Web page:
Sig Sauer Faces $10 Million Lawsuit over P320 Pistol After Alleged Accidental Discharge Wounds Federal Agent
A former U.S. Marine and federal agent has filed a $10 million lawsuit against Sig Sauer Inc. alleging that his holstered Sig P320 — a pistol that the Army‘s new sidearm is based on — accidentally discharged, firing a 9mm bullet into his right leg.
The lawsuit, filed Wednesday on behalf of Keith Slatowski in U.S. District Court in Pennsylvania, alleges his “substantial injuries” were the result of the handgun’s “potentially deadly design defects” that allow it to fire without the user pulling the trigger, according to a news release from Slatowski’s attorneys, Jeffrey Bagnell and Robert Zimmerman.
The Army awarded Sig Sauer a contract worth up to $580 million in early 2017 to produce the M17 and M18 Modular Handgun System — a version of the P320 — to replace the service’s Cold War-era M9 9mm pistol.
Slatowski was issued a P320 as his service weapon to use as a deportation officer for the U.S. Immigration and Customs Enforcement in Pennsylvania.
On Sept. 21, 2020, Slatowski was conducting his required, quarterly firearms training in New Castle, Delaware, according to the lawsuit. While on the firing line, he was instructed to draw and fire two rounds at the target.
When Slatowski “placed his hand on the pistol grip to draw it out of his holster, the weapon fired,” according to the lawsuit.
“Slatowski never touched the weapon’s trigger,” the suit alleges. “The bullet struck him in his upper right hip and exited out the back of his lower thigh, causing substantial injury, maceration of tissue, blood loss, and nerve damage.”
Bagnell described Slatowski as “an exemplary, highly trained public employee, former Marine, husband and father of four, who is lucky to be alive,” according to the news release.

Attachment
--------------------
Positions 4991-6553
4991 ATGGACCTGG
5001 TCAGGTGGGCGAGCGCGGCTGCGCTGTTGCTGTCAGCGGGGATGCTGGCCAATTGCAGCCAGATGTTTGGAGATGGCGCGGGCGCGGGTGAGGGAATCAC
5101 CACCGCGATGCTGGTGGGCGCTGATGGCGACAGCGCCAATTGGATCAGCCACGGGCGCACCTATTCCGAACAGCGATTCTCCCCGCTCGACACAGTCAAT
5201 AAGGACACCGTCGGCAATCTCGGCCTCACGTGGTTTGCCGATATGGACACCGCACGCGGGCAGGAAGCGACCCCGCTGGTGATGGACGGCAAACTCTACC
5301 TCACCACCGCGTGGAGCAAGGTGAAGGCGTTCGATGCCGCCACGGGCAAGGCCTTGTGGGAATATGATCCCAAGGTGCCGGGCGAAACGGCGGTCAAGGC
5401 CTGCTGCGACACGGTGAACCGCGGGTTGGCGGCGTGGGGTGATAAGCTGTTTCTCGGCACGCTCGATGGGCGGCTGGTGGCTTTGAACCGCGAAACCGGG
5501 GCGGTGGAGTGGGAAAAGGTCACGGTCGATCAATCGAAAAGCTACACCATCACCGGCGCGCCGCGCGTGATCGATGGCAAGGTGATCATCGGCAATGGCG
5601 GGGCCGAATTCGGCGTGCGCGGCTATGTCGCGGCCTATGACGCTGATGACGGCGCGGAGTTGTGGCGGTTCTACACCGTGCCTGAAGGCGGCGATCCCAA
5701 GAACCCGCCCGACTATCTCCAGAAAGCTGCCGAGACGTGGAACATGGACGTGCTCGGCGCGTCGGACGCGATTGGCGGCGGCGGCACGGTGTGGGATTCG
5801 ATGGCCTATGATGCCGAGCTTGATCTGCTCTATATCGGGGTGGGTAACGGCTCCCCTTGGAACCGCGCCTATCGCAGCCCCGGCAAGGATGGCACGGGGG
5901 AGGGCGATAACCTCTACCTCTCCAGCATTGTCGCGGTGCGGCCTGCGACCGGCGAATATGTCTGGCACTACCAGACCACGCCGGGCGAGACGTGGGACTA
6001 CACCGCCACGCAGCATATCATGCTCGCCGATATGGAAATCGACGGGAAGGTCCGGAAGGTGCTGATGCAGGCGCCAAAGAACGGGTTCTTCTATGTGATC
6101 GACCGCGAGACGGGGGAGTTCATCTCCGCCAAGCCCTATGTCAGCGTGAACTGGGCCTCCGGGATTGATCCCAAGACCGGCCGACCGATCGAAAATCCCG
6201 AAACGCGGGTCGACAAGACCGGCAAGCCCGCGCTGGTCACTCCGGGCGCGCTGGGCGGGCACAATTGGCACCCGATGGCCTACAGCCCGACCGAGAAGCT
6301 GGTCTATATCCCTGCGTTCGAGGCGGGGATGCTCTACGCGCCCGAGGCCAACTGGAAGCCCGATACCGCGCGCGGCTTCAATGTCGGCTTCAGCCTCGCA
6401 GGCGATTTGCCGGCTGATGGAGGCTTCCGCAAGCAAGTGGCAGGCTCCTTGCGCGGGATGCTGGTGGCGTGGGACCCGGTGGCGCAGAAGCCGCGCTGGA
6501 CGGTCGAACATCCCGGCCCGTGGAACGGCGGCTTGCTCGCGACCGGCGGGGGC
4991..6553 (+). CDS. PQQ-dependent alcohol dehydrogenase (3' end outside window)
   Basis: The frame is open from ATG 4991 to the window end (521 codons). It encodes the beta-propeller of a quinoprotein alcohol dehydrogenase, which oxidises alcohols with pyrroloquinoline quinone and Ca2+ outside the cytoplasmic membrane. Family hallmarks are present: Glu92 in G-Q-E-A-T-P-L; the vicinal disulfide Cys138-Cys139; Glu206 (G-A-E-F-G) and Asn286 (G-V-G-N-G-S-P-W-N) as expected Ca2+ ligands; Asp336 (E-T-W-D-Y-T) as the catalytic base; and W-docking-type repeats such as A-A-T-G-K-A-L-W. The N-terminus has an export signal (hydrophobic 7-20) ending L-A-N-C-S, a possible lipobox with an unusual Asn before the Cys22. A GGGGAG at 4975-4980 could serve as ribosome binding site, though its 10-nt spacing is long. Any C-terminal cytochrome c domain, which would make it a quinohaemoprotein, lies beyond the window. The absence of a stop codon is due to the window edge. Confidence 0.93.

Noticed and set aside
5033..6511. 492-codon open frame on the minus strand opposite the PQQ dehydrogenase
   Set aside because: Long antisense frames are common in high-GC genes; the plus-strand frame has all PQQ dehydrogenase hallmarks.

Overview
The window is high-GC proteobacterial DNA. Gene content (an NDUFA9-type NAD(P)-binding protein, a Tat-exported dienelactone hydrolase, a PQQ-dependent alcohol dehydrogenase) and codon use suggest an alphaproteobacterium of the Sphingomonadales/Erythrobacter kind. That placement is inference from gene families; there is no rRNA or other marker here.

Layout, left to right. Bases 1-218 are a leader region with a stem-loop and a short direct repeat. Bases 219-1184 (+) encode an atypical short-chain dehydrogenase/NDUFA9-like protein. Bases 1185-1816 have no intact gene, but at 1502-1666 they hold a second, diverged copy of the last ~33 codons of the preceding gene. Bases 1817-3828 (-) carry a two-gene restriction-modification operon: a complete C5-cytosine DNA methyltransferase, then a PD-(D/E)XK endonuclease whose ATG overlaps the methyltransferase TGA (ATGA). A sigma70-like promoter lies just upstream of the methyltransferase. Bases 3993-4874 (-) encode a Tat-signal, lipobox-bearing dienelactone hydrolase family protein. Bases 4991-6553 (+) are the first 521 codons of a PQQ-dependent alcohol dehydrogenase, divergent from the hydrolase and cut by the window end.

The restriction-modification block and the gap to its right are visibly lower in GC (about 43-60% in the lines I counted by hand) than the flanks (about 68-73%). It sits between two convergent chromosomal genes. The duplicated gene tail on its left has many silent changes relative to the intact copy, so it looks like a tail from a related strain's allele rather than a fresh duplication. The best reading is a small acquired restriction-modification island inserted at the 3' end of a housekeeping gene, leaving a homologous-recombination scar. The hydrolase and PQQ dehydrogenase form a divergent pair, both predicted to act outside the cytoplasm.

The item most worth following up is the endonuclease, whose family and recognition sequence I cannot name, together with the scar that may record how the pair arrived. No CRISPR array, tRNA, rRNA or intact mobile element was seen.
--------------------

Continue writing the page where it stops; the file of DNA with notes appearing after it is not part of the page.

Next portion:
Slatowski is suing Sig Sauer for “negligence, strict products liability, breach of express warranty, breach of implied warranty, and negligent and intentional infliction of emotional distress in view of Sig’s misrepresentations about the safety of the weapon,” the lawsuit states.
“To this day I’m shocked that a firearms manufacturer would design, build and sell a lethal weapon knowing it could fire without the most highly trained soldier, agent, or civilian ever touching the trigger,” Slatowski said in the release.
His attorneys say he is presently unavailable for media interviews, according to the release.
Sig Sauer spokesman Michael Marotte told Military.com that the New Hampshire-based gun company is not prepared to comment on the lawsuit at this time.
This is not the first lawsuit brought against Sig Sauer over the P320. Last March, Sig agreed to settle a class-action lawsuit that required the company to reimburse owners of the P320 pistol who paid for repairs or upgrades to prevent an alleged safety glitch, which could cause the weapon to fire accidentally.
The class-action suit claimed that P320 pistols made before Aug. 8, 2017, do not include a mechanical disconnector, a feature that blocks the pistol’s ability to fire when the slide and barrel are in an unlocked condition.
Sig Sauer’s free Voluntary Upgrade Program, offered to anyone who purchased the pistol before Aug. 8, 2017, includes the new disconnector feature, company officials have said.
Slatowski’s lawsuit argues that the P320 design “possessed an inadequate sear-striker connection, even after implementing a ‘voluntary upgrade’ program for the gun; an inadequate internal striker safety; and lacked any external safety or tabbed trigger safety,” the lawsuit states.
In addition to Slatowski’s case, the lawsuit argues that the P320’s alleged flaw has resulted in approximately 28 accidental discharge incidents involving law enforcement officers. Approximately 15 of those have resulted in injuries, according to the lawsuit.
The Army’s new Modular Handgun System — which is being adopted by all of the services — features an upgraded design over the original P320 and has “passed the U.S. Army’s testing protocols,” according to Sig officials.
Military.com reached out to the Army to see whether any soldiers have experienced accidental discharge incidents with the MHS, but Program Executive Office Soldier could not immediately provide an answer.
— Matthew Cox can be reached at email@example.com.
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